First lady Michelle Obama put out a call against a Republican proposal that allows a delay in enforcing her new school lunch standards.
“The last thing we can afford to do right now is play politics with our kids’ health,” she complained. “Now is not the time to roll back everything we have worked for.’’
The House Appropriations Committee announced last week it plans to let cash-strapped schools opt out of the nutrition regulations via waiver. The change would come through the 2015 agriculture spending bill.
Brian Rell, spokesman for Congressman Robert B. Aderholt, who sponsored House legislation that would grant qualifying school districts an opportunity to postpone enforcement of the new rules fired back
“These new federal regulations should not drive local school nutrition programs under water,’’ said Rell, “This temporary one-year waiver simply provides them a lifeline,” he said, noting that only districts that lost money in part of the past year would qualify for the waiver.
Leaders of the School Nutrition Association (SNA), which had supported the new school menu standards when they were approved in 2010 as part of the Healthy Hunger-Free Kids Act, also responded.
“SNA does not see the waiver as a rollback but as a way to hit the pause button,” said Leah Schmidt, the president of the group,
A pause is necessary, Schmidt added, because many schools are overwhelmed by the new requirements and are seeing dramatically increased waste and cost, while sales decline.
“Can we shift the conversation to what we need to do to help school districts that are suffering?” Schmidt asked.
The first lady says she has heard a different story from several past presidents of the SNA despite an SNA survey finding about four percent of its members will either leave the program this year, or are considering doing so.
“Students want it, families want it — and they are participating,” said David Binkle, deputy director of Food Services for the Los Angeles Unified School District. “It is no coincidence that our test scores are up, attendance is up and graduation rates are up,”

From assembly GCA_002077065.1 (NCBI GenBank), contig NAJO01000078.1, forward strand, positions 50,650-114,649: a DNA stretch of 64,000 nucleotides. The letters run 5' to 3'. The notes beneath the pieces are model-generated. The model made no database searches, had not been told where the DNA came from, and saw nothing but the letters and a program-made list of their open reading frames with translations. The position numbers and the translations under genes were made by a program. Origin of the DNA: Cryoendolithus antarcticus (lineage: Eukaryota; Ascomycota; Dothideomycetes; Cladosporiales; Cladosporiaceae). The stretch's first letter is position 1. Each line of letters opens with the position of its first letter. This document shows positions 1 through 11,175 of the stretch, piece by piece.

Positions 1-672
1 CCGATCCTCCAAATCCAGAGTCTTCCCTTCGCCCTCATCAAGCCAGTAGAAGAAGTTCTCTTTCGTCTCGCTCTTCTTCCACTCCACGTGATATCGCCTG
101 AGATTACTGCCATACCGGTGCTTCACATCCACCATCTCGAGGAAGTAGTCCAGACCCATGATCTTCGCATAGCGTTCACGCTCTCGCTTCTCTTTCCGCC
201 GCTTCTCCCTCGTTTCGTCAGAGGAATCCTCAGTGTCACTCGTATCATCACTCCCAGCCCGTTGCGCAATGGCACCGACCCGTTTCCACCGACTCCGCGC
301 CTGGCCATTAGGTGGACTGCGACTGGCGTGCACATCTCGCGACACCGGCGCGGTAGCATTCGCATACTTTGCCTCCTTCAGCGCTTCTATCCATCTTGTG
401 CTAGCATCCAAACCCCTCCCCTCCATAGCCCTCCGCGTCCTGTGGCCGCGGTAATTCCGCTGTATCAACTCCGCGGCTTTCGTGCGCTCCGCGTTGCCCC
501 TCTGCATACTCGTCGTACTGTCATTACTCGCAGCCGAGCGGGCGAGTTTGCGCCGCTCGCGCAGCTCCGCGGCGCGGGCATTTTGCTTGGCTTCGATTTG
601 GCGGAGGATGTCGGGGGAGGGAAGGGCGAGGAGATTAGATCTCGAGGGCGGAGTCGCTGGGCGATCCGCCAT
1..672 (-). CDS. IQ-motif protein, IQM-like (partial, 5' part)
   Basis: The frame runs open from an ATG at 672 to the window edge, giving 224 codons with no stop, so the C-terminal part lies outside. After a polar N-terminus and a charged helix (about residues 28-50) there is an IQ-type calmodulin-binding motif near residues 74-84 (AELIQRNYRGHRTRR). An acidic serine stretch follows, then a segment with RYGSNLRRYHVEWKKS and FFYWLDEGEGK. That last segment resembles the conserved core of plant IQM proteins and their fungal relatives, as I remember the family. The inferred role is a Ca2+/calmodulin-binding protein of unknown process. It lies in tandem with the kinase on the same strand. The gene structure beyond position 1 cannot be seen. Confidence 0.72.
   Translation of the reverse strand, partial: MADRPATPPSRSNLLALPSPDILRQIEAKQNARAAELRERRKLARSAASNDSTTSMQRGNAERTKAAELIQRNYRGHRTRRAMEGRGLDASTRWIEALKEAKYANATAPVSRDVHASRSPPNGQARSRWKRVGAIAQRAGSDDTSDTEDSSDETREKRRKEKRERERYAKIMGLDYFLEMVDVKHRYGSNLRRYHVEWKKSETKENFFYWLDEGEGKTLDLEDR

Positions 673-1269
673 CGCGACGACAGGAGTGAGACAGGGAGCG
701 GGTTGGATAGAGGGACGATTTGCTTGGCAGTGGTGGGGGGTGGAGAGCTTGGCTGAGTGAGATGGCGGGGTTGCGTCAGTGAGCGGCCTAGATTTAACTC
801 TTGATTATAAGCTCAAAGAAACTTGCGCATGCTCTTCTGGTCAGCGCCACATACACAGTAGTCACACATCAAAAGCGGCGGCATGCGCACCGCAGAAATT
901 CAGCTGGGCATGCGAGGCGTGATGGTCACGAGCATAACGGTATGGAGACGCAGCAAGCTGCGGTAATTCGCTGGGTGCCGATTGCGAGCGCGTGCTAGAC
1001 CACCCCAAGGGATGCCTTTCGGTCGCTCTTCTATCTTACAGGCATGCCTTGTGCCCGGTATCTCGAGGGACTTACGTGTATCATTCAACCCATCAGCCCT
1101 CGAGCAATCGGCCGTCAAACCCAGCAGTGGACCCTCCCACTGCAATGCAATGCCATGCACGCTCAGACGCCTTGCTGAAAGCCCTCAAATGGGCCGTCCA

Meanwhile, the Laguna Beach Unified School District, in Southern California, is the latest district to rebel against the federal healthy lunch program.
Debra Appel, food services supervisor at the school, said, “It’s not the chicken nuggets, it’s not the popcorn chicken. It’s not the corn dogs and stuff that the kids really liked.”
The USDA, which administers the program, says about 100,000 schools have signed up for the program — fewer than expected.
“USDA continues to provide additional flexibility and technical assistance to schools as they all now work to offer healthier meals,” said Dr. Janey Thornton, deputy under-secretary for Food Nutrition and Consumer Services at the USDA, released in a statement.
Under the program, lunches must include fresh fruit, vegetables, and whole grains. And there’s a calorie cap: 850 for high school kids, 700 for middle school, and 650 for elementary school. In Kentucky, students thought the healthy food “tastes like vomit.”
The U.S. Department of Agriculture has already rolled back one of the standards about pasta — that only whole-grain can be used — after finding that the food fell apart when cooked in large volumes. A 2013 report released by the Government Accountability Office also found a number of problems with the National School Lunch Program.
The report, presented to a subcommittee of the House Education and Workforce Committee, detailed visits to eight school districts to see the impact of the regulations.